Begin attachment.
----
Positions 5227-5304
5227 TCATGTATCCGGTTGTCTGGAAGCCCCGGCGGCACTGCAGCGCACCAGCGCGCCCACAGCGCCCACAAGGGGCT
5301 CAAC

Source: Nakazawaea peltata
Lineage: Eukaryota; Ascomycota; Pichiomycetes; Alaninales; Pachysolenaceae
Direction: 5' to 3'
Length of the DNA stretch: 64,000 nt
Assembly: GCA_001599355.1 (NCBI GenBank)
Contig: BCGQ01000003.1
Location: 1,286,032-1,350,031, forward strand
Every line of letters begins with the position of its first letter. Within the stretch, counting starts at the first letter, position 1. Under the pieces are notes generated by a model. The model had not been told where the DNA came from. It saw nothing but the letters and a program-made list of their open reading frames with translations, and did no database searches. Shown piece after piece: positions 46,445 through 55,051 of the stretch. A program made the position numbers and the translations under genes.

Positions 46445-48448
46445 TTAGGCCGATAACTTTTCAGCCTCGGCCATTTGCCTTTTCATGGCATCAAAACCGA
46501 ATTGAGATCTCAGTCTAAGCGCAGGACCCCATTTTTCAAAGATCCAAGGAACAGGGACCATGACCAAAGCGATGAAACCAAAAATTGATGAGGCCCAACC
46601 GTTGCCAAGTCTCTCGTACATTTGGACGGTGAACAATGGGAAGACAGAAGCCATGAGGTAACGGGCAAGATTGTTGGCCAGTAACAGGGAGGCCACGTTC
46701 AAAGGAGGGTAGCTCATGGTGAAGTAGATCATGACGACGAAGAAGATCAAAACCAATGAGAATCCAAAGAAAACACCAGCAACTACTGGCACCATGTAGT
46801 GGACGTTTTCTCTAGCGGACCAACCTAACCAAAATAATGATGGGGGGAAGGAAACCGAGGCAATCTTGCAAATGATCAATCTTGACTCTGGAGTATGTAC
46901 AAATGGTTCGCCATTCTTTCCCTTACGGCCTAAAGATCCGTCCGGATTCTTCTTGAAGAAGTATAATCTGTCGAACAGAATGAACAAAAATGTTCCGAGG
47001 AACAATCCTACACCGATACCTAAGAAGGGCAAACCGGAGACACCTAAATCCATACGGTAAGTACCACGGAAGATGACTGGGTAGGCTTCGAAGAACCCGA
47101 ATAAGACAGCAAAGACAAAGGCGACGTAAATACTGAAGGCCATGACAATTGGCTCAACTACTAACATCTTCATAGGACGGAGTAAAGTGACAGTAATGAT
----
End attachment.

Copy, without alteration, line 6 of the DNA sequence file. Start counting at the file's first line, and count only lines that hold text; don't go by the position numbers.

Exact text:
Direction: 5' to 3'